In ASP.NET applications, web.config contains configuration settings that need to be protected: <appSettings>, <connectionStrings>, <identity>, <sessionState>.
Sensitive data should never be cached, except for a session ID. The session ID is the only data that may be cached and stored in a cookie. Use HTTPOnly flag to mark the cookie in order to prevent a malicious script from stealing the cookie content.
Web pages containing the sensitive content should not be cached. Caching is prevented using <META HTTP-EQUIV=”PRAGMA” CONTENT=”NO-CACHE”> in the head section of the HTML file:

<TITLE> Pragma No-cache </TITLE>
    This is an example of where to place the second header section so that the "Pragama, No-Cache" metatag will work as it is supposed to.

In order to disable output caching for all sensitive pages use:

<%@ OutputCache Location="None"%>

Tracing should be disabled for sensitive pages:

<%@ Page Language="C#" AutoEventWireup="true" CodeFile="Login.aspx.cs" Inherits="Login" Trace="false" %>

Data transmitted need to be encrypted or the communication channel needs to be encrypted (SSL). When submitting a form, an absolute path should be used to ensure that SSL is used:

<form method="POST" action="https://login.example.com/myapp/login.aspx">

Applications should transmit cookies using SSL. This is done by setting webconfig:

<authentication mode="Forms">
<forms loginUrl="https://login.example.com/myapp/login.aspx" requireSSL="true"/>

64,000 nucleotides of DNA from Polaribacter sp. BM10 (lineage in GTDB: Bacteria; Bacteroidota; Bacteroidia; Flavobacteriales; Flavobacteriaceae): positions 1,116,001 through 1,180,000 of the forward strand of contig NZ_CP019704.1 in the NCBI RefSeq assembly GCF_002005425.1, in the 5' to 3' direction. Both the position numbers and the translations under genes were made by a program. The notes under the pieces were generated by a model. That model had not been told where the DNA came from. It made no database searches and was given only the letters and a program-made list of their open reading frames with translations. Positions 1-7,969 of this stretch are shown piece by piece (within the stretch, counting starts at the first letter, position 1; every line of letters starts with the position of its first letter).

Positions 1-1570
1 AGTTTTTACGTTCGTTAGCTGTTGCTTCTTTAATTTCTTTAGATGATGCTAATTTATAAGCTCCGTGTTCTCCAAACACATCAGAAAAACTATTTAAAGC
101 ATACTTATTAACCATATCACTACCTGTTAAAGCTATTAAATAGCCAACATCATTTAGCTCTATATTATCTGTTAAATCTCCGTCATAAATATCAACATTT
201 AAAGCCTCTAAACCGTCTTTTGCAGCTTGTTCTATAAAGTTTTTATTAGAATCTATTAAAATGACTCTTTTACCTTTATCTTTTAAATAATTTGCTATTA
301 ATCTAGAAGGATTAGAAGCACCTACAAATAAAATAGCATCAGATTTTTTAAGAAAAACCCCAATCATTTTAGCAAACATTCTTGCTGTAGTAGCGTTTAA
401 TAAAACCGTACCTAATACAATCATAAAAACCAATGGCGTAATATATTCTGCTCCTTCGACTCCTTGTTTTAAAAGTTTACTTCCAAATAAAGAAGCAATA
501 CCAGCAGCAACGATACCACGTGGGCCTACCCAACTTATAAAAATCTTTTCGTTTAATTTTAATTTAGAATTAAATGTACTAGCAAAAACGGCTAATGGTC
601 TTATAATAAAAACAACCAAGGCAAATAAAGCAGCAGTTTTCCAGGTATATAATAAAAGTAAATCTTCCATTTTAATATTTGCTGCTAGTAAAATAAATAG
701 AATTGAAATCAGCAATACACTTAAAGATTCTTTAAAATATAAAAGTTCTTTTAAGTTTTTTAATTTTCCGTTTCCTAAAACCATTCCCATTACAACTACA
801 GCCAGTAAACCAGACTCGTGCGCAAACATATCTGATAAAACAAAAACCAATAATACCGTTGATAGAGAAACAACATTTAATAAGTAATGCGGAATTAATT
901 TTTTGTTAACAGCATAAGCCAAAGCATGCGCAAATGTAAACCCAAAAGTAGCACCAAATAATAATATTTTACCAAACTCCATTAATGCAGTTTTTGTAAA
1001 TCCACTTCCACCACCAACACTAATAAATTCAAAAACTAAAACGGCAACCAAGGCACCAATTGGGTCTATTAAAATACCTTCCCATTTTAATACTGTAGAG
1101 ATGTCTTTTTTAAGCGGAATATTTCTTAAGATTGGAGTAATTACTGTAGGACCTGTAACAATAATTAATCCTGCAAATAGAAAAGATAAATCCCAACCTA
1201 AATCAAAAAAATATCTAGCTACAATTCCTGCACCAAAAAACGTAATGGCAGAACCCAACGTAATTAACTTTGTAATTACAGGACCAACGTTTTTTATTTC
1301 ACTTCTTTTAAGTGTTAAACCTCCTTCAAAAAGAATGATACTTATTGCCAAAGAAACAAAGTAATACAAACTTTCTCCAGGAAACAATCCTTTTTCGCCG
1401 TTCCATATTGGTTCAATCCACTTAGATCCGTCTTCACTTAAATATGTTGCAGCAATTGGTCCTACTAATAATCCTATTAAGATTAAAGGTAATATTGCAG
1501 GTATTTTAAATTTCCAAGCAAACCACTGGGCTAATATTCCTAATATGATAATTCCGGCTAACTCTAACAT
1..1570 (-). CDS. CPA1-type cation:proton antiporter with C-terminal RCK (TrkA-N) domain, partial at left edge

If insecure channel is used to transmit encrypted data, then POST request should be used. GET request needs to be avoided because it may cause the data to be stored in web history, server logs, or proxy logs.
The web.config file contains web application security settings. It is imperative to configure them appropriately. It is recommended to set the customErrors setting to RemoteOnly or On in the web.config file. If customErrors is set to “Off”, an attacker may see a complete stack trace as well as a highly detailed error message generated by the .NET run-time or other backend systems. In order to prevent session hijacking the cookies need to be encrypted. This is easily done by configuration in web.config:

<roleManager cookieProtection="All" cookieRequireSSL="true"/>

In cases where SSL is not used, user should be forced to re-authenticate after a timeout period. This can be set for authentication cookies as follows:

<authentication mode="Forms">
  <forms slidingExpiration="false" .../>

It can be set for authorization cookies as follows:

<roleManager cookieSlidingExpiration="false" .../>